I remember the day I first heard what a fax machine does. It sounded like something from an episode of the Jetsons. 

If you’re under 30, I will continue while you Google “fax machine” and “Jetsons”. A friend with a jet-setting father told our hushed group of primary schoolers that you put a piece of paper in the machine and before you had finished pushing it through, it came out of a machine on the other side of the world. It was mind-bogglingly futuristic. 

Just 30 or so years later and we’ve come a long way since the days of fax machines. Think smartphones, supercomputers, Alexa, artificial intelligence (AI) and the Internet of Things. It thrills me to think what the digital transformation trajectory means for the brand storytelling world.

Stories are a traditional tool used as a warning, for inspiration, to share life lessons and to pass on heritage and history. Yet that is why they are so effective – because stories are the way we, as human beings, prefer to receive information and have been since the beginning of time. 

Brand storytelling taps into the human need for connection through story and tells the customer who your brand is and who they believe in. The brand story is delivered to the customer at different touch points in the customer journey and through omni-channel storytelling.
A term coined by Klaus Schwab, the Fourth Industrial Revolution (4IR), describes the extraordinary technology following on from the Third Industrial Revolution that will blur the lines between, physical, digital and biological worlds. Like the fax machine and the cellphone, we are at the beginning of an era where we have a mere glimpse into what the future could be like. 

We keep talking about the 4IR as if it is coming, but, like the internet, it arrived unannounced while we were still defining it. If you’ve used Siri or Google Maps or a Facebook Bot, guess what? You’ve ushered in 4IR. Amid talk about how jobs will be augmented or even replaced by the change in the digital landscape, brand storytelling is one of the fields that could be affected significantly by 4IR – for the better.

Here’s how:

The storytellers

There is a lot that is being said about how jobs and job descriptions will be changed by the move to digital. We have artificial intelligence (AI) programmes that can process masses of data to help us understand our customers and ourselves better, but does that mean they will do all our marketing for us? I don’t think so. The traditional marketing function, which includes CMOs, brand storytellers and creatives, will use the same marketing principles, but become more strategic in their ability to apply the data and to personalise their message and creativity for specific customers through different channels and formats.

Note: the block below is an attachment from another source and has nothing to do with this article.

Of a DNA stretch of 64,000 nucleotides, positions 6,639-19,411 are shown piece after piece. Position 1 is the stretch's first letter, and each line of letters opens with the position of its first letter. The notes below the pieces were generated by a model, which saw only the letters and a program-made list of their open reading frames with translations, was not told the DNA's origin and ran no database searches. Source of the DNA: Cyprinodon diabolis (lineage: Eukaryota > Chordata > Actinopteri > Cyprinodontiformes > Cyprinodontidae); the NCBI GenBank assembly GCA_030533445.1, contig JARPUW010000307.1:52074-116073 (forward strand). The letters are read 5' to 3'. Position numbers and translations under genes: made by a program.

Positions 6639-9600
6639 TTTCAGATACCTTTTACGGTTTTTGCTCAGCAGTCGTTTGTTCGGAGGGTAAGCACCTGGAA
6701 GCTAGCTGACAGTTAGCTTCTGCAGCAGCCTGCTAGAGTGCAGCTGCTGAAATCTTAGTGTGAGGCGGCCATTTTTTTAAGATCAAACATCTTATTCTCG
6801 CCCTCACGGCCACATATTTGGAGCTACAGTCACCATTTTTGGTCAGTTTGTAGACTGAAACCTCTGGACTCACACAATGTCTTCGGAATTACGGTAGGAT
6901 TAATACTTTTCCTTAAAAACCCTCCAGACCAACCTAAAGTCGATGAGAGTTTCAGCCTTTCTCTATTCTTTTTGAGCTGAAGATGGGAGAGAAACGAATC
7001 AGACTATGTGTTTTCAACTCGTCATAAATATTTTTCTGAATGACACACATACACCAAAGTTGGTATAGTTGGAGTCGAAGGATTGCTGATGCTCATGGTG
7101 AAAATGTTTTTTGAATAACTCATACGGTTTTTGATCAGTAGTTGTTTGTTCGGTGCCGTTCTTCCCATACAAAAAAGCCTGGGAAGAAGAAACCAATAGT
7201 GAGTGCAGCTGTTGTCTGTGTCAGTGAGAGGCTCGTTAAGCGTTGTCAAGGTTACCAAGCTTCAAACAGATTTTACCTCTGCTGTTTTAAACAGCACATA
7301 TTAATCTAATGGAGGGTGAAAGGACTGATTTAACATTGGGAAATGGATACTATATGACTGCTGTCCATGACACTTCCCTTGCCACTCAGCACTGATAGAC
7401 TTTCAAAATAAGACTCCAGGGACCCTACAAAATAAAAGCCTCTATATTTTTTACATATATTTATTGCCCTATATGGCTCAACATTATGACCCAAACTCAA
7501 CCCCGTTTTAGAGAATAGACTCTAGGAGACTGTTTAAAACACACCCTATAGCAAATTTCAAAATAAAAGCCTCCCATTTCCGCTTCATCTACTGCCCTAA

The team make-ups will be more varied. For example, journalists and video editors, and graphic designers may work together on an infographic that tells the customer a story about where you source your ingredients.

The experience

The more devices there are the more opportunities there are for you to tell your story. The concern here among customers, especially Generation X and Z could be that your brand “knows too much” as the Facebook Advertising reporting tool puts it. 
They tend to equate marketing with advertising – in a negative way. That is why it is important that this would not be the medium of your first interaction with the customer and that you have taken the time and other platforms to introduce your brand and values to them to build their trust.
Another example will be influencer marketing. Again, you can use AI tools that identify your target market or even a new key demographic you may have missed that can be pursued by finding a micro or even nano influencer who speaks where your ideal customers live online. 


With a myriad social media platforms, brands are presented with the blessing and the curse of real-time feedback. Like the mythical Icarus, flying too close to the flames of instant gratification can be amazing if your brand is killing it, that is you are transparent, warm, generous, witty, helpful, socially or environmentally conscious, but catastrophically different if who you say your brand is, is not who your clients experience. For example, your customers will be unhappy and tell the world faster than you can say #trending if you portray yourself as an environmentally conscious supplier of foodstuffs, but your main suppliers are found to be polluting their immediate area using cheap manufacturing methods.

The other side of agility points to the ability of your brand to be quick in its response. A classic example being the responses of Oreo and Tide during the 2013 Superbowl power blackout, with Oreo (Mondelez) tweeting: “Power out? No problem. You can still dunk in the dark.” 
Yes, video content for advertising on TV is still slower to produce and still popular in terms of revenue, but quick thinking and clever creativity on social media channels could augment your brand personality in a viral way.

With 4IR upon us, instead of fearing change, specialist brand storytellers can use creativity and strategic focus to change perceptions, evoke positive emotions and create trust in brands using the new technological tools in our palette. One technology at a time.

Yaw Dwomoh is a managing director at Idea Hive, a specialist brand storytelling company.

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